A couple months ago I did a documentary session with this amazing 97-year young original member of The Women’s Army Corp. It was amazing to hear her stories, especially the time she had to fly in a bomber to deliver it to England during WWII. Though she was up there in age her spirit was quite young as we talked about getting drunker than a skunk on her 100th birthday. She always loved a good party. She also warned me she’d come back to haunt me and laugh at me when I hit her age. “These old bones just don’t want to move these days.”, she jokes as we talk about getting all bendy and twisty doing yoga. In the mere 30 minutes that I had met and talked with her, I knew she wasn’t kidding.
As she held her granddaughter’s hands, I couldn’t resist the urge to take a photo of them. Hands fascinate me. They hold the untold stories of their lives. The work they did, the hobbies they enjoyed, the hugs that they’ve given, the tears that have been wiped. I thought of this image a lot during my days at the hospital with my own Grandfather, also an Army man. Every day that I held his hands in mine, massaging the tops of them, feeling the softness between each wrinkle of time that was so visible. I wished I had an image like this of ours. I know his stories and his hands told them all, as Marcy’s hands did hers.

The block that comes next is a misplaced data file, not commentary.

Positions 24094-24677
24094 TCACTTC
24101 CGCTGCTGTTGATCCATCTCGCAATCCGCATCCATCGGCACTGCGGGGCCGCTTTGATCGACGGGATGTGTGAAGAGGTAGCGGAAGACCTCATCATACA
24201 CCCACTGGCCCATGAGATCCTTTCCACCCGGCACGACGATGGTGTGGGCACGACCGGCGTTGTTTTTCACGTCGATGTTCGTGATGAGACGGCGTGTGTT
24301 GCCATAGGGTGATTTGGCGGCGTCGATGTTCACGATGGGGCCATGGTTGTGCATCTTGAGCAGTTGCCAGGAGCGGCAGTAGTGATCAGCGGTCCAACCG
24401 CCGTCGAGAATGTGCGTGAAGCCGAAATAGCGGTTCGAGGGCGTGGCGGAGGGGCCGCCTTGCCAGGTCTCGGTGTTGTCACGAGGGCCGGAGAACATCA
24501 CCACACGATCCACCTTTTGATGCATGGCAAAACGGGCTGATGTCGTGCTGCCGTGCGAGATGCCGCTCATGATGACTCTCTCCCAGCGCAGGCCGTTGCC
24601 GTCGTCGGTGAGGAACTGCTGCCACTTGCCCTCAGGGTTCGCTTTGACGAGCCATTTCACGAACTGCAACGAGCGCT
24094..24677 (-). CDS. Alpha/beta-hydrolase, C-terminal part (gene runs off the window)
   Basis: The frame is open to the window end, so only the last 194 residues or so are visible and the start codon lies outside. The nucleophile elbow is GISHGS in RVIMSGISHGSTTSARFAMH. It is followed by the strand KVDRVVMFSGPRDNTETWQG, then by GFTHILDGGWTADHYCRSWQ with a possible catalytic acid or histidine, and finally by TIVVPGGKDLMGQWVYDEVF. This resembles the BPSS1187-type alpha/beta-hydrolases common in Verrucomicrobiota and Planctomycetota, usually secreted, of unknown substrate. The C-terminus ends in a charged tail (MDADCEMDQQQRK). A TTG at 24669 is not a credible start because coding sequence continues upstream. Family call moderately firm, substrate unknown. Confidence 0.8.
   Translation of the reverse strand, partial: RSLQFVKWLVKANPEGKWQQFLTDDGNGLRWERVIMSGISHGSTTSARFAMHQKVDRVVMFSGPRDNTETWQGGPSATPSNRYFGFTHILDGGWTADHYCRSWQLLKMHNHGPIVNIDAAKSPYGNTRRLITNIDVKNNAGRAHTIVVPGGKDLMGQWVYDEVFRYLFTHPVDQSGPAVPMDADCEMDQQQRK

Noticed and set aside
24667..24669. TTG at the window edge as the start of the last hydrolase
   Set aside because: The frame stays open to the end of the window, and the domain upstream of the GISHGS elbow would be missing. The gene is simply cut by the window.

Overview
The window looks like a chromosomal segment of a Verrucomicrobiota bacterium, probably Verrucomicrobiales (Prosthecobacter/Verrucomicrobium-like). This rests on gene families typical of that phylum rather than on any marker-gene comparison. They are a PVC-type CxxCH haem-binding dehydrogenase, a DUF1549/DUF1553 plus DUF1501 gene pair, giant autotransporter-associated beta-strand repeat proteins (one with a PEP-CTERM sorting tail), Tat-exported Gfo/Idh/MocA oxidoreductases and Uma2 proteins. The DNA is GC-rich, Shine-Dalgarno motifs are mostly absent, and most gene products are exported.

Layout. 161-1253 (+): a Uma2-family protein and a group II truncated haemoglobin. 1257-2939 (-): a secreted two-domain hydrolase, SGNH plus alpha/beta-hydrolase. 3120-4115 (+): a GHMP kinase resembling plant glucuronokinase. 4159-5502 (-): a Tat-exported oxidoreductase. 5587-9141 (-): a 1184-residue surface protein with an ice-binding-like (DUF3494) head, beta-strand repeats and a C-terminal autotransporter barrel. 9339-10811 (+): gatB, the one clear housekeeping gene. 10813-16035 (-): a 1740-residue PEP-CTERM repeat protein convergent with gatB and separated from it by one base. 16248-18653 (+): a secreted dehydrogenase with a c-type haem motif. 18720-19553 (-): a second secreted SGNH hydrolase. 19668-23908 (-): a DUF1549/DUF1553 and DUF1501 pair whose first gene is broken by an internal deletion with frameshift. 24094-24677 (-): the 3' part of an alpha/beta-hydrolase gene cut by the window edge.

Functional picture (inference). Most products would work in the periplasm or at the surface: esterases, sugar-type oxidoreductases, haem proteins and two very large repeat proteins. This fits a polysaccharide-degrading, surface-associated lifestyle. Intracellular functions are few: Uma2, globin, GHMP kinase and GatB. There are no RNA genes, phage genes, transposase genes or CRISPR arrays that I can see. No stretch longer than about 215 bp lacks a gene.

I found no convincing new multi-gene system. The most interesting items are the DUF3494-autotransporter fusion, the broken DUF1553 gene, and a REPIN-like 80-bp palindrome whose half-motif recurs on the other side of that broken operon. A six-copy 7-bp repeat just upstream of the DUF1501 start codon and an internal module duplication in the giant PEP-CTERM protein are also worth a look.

Three times yesterday I had attempted to share the image of her hands on Social Media to talk a little about the stories of hands. But the constant distractions kept pulling me away. Until last night when I spoke with Caroline, Marcy’s Grandaughter, only to learn, Marcy had passed away. Six days before my Grandfather did. My heart sank.
Marcy had that spark that many of us dream of having when we reach that stage of life. She loved the days of Big Band dance halls and dancing her heart out as she told me about the one in Rowayton, CT. Her dance card was ALWAYS full. The more she talked the more I could relate to the things that brought her joy, her love for the Army as a woman of war. As I ask her about her favorite time of her life, I could see the corners of her mouth turn upwards as her eyes became brighter, she’d smile and say, “Definitely when I was in the Army.”
Marcy…. I hope to live life even half as full as you did! Thank you for being my fan for so many years and for giving me an opportunity to become yours in the end.
A fearless woman and a life well lived.
Aug 25, 1920- Oct 19,2017